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FERC Extends Comment Period for Grid Resiliency to May 9

FERC has extended by 30 days the comment period for its examination of the resilience of the nation's power grid.

In an order issued Tuesday, the Federal Energy Regulatory Commission said it had extended the time for comments to be filed until May 9 [AD18-7]. Filings will not be restricted to "reply" comments, but may come from all interested entities, according to the order.

"It is imperative that we base our next steps on the best available information, and we encourage input from stakeholders across the energy spectrum," FERC said.

In January, concurrent with its unanimous rejection of a controversial notice of proposed rulemaking by Energy Secretary Rick Perry to change the nation's grid reliability and resilience policies, the Commission issued an order "to holistically examine the resilience of the bulk power system."

FERC directed regional market operators to submit their information within 60 days and pledged to review any information provided "promptly." The deadline for regional transmission organizations (RTO) and independent system operators (ISO) to make their submissions was March 9, with reply comments to follow.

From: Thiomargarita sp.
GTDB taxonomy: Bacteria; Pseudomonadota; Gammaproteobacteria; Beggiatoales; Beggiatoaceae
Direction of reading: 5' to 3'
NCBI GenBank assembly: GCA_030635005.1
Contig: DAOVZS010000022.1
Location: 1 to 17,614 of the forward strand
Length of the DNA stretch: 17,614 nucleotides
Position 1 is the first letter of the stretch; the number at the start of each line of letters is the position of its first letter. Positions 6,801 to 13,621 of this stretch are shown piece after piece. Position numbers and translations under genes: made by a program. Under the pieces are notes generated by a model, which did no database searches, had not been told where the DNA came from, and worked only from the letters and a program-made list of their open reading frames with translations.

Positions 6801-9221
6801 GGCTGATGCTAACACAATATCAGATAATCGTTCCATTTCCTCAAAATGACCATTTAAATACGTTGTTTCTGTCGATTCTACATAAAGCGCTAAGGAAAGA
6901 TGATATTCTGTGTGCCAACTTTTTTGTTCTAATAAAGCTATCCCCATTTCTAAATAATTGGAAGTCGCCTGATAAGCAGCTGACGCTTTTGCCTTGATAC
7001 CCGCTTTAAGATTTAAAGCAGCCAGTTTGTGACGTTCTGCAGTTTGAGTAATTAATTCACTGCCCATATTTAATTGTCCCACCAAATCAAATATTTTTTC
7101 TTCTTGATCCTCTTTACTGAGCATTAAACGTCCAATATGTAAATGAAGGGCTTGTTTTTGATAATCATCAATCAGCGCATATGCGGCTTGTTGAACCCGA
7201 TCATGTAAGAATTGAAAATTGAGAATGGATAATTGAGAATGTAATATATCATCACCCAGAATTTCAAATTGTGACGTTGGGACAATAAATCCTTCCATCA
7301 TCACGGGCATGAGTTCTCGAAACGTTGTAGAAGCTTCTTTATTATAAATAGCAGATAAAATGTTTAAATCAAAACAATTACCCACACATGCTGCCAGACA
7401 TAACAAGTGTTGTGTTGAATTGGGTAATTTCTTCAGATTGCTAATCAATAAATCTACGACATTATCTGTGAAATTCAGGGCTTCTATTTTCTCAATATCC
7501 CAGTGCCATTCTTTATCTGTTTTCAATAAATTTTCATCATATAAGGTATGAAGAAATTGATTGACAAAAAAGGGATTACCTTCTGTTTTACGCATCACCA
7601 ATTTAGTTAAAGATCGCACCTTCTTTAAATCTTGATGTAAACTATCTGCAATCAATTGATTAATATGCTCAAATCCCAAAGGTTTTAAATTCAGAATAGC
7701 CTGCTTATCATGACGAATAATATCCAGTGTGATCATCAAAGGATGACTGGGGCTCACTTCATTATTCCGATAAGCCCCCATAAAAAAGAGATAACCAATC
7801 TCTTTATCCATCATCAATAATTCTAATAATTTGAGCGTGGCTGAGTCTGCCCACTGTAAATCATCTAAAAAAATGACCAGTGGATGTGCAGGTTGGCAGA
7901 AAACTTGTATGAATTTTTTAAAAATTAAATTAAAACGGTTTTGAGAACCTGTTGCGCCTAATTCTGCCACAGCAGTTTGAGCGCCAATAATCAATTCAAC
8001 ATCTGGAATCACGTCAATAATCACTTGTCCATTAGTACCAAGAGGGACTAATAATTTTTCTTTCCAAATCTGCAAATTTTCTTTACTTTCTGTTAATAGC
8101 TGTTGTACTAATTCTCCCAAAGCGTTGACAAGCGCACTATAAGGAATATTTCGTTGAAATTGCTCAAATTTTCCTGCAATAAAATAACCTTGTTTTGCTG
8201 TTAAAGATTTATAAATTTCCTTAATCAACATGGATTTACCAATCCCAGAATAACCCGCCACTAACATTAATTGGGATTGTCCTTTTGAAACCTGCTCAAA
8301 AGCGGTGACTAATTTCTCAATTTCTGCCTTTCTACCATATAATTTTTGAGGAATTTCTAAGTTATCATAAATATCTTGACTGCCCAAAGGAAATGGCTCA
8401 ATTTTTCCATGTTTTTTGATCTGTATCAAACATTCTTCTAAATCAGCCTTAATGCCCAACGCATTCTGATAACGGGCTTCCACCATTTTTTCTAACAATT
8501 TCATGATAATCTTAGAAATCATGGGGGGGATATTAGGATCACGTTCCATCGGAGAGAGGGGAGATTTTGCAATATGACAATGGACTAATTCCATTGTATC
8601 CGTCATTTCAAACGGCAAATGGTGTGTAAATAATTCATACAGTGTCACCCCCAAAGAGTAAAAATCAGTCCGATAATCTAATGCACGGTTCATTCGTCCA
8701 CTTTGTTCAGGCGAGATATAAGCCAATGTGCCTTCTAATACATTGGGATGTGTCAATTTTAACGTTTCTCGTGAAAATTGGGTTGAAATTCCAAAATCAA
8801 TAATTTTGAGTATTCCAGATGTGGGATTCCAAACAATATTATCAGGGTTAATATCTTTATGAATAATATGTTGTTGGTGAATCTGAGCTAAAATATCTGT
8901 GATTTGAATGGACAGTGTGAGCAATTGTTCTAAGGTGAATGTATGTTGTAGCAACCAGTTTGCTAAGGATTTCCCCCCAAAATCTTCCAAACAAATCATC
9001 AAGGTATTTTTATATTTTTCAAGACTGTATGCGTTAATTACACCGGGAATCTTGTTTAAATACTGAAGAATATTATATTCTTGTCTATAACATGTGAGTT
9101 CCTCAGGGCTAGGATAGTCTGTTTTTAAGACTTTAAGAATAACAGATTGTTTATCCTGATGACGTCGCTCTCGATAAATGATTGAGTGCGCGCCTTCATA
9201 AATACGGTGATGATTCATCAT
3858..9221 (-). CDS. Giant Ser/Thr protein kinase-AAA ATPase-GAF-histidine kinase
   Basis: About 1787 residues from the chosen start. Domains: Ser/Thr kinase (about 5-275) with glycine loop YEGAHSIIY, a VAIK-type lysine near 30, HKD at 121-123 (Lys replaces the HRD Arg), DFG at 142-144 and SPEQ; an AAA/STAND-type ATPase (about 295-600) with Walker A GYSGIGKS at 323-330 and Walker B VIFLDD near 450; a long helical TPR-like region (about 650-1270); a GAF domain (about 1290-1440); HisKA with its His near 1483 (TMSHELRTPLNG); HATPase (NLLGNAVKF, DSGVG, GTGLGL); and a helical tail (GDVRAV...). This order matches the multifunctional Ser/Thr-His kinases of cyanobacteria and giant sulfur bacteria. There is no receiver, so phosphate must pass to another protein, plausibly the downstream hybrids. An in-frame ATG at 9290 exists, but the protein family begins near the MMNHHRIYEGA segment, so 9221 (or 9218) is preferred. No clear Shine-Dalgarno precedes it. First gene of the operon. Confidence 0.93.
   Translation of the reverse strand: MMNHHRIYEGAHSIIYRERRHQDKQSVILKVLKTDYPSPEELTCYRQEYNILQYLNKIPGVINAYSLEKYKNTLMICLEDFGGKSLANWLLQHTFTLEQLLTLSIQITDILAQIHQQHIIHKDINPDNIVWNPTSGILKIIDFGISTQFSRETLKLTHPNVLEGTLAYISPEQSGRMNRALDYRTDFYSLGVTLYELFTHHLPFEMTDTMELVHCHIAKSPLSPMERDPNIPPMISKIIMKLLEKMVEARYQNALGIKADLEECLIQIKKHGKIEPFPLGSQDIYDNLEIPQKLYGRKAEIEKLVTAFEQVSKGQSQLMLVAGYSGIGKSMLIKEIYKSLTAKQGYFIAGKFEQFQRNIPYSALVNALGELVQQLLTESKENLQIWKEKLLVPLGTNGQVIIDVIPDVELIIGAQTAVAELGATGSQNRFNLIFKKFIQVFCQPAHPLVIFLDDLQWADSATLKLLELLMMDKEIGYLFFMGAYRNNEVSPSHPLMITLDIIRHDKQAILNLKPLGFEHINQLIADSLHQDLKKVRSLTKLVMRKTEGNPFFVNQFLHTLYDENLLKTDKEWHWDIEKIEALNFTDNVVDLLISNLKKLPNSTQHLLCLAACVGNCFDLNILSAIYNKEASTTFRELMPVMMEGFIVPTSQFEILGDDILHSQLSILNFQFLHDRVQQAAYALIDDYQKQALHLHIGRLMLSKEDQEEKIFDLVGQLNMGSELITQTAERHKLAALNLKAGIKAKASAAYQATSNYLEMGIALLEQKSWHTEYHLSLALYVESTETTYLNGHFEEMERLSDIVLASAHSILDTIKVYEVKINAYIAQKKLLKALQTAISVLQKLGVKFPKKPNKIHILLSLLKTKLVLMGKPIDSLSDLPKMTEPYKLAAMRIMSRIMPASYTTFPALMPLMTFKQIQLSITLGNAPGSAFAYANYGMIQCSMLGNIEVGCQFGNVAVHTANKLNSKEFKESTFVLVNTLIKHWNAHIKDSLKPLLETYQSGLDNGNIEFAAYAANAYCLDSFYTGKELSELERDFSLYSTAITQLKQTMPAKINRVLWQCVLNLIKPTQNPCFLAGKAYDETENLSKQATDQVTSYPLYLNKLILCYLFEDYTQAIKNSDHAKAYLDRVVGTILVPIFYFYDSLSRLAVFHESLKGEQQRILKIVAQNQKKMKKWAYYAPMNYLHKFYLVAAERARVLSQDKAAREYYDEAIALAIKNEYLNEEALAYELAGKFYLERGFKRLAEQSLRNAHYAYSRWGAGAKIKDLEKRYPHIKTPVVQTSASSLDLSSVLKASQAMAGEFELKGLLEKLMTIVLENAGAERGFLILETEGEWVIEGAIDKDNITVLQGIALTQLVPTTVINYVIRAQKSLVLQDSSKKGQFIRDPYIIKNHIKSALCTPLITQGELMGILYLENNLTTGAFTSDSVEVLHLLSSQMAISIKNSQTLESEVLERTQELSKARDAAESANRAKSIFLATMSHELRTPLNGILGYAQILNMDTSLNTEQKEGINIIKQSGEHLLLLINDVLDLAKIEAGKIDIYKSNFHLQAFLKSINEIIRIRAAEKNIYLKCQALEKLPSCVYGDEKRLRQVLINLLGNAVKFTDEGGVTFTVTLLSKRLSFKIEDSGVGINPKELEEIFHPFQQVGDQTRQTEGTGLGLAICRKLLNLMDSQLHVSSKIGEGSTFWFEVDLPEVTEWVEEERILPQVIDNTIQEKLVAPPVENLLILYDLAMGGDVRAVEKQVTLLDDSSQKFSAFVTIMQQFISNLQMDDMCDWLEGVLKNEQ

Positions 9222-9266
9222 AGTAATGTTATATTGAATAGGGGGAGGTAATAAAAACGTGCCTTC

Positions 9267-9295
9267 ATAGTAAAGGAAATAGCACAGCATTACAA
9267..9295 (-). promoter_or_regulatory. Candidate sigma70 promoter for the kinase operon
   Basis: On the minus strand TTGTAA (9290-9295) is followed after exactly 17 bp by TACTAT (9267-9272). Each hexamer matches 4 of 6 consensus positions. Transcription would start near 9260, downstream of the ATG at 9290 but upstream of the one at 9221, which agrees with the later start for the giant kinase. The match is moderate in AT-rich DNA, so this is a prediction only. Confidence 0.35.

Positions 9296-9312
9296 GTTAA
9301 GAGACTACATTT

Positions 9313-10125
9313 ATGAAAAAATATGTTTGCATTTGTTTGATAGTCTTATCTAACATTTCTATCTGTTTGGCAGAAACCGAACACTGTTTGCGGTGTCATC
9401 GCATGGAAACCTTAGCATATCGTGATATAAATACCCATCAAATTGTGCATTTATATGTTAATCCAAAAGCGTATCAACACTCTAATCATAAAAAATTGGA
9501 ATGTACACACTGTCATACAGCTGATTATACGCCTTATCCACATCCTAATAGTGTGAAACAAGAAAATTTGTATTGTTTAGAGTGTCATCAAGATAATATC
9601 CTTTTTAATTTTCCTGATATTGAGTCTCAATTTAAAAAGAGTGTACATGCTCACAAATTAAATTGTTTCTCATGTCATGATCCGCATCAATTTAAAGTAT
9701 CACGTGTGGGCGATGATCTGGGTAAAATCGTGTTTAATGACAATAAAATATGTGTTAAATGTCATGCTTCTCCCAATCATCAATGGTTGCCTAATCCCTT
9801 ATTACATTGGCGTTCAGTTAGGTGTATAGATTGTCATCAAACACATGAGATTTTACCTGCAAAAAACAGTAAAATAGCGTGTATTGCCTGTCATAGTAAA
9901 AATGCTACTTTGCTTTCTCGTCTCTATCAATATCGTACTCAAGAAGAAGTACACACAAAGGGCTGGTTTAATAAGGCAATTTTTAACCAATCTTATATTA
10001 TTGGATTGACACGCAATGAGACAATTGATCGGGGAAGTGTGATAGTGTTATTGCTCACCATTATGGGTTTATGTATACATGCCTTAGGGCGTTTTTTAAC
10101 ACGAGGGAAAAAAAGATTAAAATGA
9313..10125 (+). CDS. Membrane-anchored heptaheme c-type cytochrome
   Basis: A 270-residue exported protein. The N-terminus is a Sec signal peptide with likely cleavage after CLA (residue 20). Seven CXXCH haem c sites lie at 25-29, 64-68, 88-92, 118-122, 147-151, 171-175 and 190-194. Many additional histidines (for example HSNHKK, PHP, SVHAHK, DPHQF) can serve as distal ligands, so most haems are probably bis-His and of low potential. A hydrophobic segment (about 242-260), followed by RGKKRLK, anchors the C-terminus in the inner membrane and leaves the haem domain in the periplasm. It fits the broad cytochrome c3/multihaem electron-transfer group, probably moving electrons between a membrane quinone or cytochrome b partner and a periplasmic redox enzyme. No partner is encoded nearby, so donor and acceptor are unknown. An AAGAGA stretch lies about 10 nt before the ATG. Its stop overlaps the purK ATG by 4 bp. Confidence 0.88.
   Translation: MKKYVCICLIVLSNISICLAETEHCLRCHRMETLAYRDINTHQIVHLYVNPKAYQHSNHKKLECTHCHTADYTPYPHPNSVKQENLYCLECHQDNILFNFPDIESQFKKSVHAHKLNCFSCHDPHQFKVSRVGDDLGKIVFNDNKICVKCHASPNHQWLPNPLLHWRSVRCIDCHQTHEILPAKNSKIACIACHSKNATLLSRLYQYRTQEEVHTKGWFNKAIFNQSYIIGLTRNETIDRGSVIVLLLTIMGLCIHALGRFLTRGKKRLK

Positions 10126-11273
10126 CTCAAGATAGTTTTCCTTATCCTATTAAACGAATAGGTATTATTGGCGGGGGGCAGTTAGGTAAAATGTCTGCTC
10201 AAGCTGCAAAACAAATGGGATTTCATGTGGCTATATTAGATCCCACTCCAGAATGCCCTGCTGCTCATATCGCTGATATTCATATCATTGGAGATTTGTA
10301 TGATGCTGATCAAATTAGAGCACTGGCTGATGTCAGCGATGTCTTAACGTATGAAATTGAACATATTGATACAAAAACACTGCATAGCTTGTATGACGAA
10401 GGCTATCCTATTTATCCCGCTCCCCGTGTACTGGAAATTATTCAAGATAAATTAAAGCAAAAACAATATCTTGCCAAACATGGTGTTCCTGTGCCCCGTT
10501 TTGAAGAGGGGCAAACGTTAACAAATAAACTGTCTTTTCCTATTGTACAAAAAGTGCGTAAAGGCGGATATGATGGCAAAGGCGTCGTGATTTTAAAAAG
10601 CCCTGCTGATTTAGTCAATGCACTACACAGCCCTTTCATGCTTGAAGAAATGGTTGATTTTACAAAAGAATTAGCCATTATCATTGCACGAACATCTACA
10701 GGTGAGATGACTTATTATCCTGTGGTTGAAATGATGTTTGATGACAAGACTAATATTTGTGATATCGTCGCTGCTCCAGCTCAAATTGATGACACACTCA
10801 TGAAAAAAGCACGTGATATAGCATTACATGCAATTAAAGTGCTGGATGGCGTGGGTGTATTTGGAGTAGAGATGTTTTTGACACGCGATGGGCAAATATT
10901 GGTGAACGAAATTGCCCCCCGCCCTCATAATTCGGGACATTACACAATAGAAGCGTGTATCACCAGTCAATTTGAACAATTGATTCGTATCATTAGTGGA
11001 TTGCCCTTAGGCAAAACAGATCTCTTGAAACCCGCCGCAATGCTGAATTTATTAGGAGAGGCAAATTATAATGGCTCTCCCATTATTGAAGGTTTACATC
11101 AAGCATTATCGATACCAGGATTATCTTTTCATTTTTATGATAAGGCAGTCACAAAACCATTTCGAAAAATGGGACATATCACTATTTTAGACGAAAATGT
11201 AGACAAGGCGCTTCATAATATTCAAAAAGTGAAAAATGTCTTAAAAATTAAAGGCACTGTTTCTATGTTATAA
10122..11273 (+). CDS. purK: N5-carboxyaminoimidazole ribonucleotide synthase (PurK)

A 30-day extension to comment in response to the RTO/ISO filings had been requested by 11 energy associations, including the American Petroleum Institute, Interstate Natural Gas Association of America, Independent Petroleum Association of America and Natural Gas Supply Association.

The associations argued for more time because the RTO/ISO filings have been "significant, and will require substantial time and effort...to digest and analyze."

The resiliency proceeding "could be one of the most important issues by the Commission in a generation," Commissioner Neil Chatterjee said at FERC's monthly meeting last week.

"Since our order in January, we've experienced a number of events that have underscored the timeliness of the Commission's resilience inquiry, including more announced or threatened closures of existing generation assets, a bomb cyclone that stressed large parts of the U.S. grid, and a series of Nor'Easters.

“Those events, in my mind, also underscore the need for a diligent, expeditious review of the record that has developed in that proceeding," Chatterjee said.

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